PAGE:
One of the things I want to examine at the workshop is the lighting tool kit for a photographer. The equipment manufacturers want us to buy everything; they’re not exactly on our side. Many of the available tools are of little use, or totally redundant. So I hope that this workshop will actually help you to save money by experimenting with the tools. I’ve seen a lot of people who work with hammers: carpenters, roofers and neurologists. The all use different kinds of hammers; purpose built for their applications. When we choose our tools we need to exercise the same care a carpenter does when he buys a hammer.

harley

The main tools we use as photographers are designed to work for a large variety of applications. So my Nikon D800 is a terrific camera to fit onto a microscope or use for architectural photography or even an auto race. While the camera will work well in all those applications, I’ll need to use different lenses for each situation. This is one of the great strengths of camera design: a good camera can be adapted to different situations. Can you imagine buying a whole new camera everything you needed a lens or even a filter? Strobe lights are the same way: a basic strobe can be used for a lot of applications, if you have the light modifiers for the job. This is one of the good aspects of strobe lights over movie lights, which are purpose built. Over the years I’ve worked with many light modifiers for strobes, everything from large soft boxes to fiber optics. These modifiers are designed to make the lights useful in all kinds of applications. Some of modifiers have been good, some bad; some work in a lot of situations and some are only good for one kind of job. I hope one of the things you’ll receive from the workshop is a better way to choose your tools.

The first step in adding a tool to your kit is identifying the reason you need or want that tool. So I may choose a new light because I didn’t have the lights I felt I could use at my last job, but I may also choose a tool because it inspires me. I think this second reason is really important. I often get tools because they make me want to work, or because they open up new ideas for shots. I also get tools because they replace or upgrade or back up the tools that I have. Of course one problem is that I now have too many tools to take on location.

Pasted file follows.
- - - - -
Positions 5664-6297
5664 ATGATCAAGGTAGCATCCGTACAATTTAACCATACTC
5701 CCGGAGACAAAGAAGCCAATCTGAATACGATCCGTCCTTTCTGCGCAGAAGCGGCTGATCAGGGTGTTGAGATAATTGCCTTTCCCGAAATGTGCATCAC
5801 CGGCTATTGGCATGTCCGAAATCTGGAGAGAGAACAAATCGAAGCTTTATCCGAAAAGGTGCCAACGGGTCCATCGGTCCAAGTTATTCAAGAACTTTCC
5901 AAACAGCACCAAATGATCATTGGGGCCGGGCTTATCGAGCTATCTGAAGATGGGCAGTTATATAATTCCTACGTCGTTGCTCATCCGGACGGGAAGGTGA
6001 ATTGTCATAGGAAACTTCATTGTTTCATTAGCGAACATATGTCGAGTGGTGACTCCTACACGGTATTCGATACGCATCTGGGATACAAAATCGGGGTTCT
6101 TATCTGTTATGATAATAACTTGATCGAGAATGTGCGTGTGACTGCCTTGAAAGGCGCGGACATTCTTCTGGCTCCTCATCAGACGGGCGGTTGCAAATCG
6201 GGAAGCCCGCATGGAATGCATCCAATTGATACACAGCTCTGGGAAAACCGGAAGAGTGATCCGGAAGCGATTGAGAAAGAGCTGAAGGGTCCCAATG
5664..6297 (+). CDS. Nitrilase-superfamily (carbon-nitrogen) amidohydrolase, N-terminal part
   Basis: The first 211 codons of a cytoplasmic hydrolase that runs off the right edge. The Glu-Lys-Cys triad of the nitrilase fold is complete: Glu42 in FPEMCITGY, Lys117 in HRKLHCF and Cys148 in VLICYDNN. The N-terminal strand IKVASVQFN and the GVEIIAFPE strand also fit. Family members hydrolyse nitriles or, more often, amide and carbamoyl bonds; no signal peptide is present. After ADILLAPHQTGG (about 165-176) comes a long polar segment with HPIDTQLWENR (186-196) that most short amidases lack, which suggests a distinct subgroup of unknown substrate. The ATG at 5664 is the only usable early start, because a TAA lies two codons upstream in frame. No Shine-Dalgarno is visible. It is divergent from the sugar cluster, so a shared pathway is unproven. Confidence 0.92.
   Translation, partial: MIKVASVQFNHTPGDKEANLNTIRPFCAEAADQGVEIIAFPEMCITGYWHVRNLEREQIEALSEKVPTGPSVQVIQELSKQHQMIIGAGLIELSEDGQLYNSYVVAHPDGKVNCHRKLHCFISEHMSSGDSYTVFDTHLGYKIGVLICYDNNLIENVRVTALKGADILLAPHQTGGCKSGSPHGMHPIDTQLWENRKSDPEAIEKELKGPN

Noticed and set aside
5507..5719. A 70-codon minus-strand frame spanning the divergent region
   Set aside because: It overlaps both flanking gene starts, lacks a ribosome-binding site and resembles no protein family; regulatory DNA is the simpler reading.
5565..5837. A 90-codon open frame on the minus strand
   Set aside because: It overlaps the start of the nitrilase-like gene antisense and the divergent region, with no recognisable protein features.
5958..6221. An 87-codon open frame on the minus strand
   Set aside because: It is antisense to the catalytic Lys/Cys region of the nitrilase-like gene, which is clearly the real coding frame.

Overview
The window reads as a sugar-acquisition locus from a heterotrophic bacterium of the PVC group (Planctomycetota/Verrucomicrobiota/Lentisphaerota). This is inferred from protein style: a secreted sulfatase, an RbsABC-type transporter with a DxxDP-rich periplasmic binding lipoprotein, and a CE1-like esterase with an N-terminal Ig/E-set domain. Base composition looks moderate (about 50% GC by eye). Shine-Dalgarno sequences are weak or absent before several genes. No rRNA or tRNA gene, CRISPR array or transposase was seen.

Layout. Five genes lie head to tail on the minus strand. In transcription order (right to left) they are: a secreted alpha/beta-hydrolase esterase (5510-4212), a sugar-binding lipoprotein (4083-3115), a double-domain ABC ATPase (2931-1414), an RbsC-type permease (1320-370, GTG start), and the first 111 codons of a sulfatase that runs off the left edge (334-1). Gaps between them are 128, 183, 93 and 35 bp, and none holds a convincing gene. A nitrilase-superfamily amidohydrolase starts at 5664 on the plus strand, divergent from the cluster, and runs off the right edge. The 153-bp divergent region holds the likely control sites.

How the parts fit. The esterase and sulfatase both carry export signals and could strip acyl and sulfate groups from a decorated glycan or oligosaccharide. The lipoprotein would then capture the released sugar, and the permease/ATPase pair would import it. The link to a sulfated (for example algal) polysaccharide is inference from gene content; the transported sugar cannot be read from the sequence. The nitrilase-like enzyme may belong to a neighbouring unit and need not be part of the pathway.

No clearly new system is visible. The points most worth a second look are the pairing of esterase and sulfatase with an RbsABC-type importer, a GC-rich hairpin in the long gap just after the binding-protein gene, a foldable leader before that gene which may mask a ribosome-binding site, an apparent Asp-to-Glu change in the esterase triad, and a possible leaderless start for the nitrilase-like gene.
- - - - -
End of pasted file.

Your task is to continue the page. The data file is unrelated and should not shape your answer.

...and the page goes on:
When i shoot a motorcycle i need to use large light modifiers to build good light.

When I shoot a motorcycle I need to use large light modifiers to build good light.

I’ve got a large studio so I have some tools that are only useful in a full time studio. One of the best is my Broncolor Hazylight. I picked up the frame in a studio sale, and adapted a Norman head to fit the frame. Then I put the whole thing on a camera stand, so it’s easy to position in my studio. Most photographers don’t have a space for a light modifier this big. If you’re going to use a smaller studio you might want to use light panels. The panels are cheap to make and incredibly adaptable.

Here's a shot that mixes hard light, soft light and continuous light effectively.

Here’s a shot that mixes hard light, soft light and continuous light effectively. Effective catch lights as well.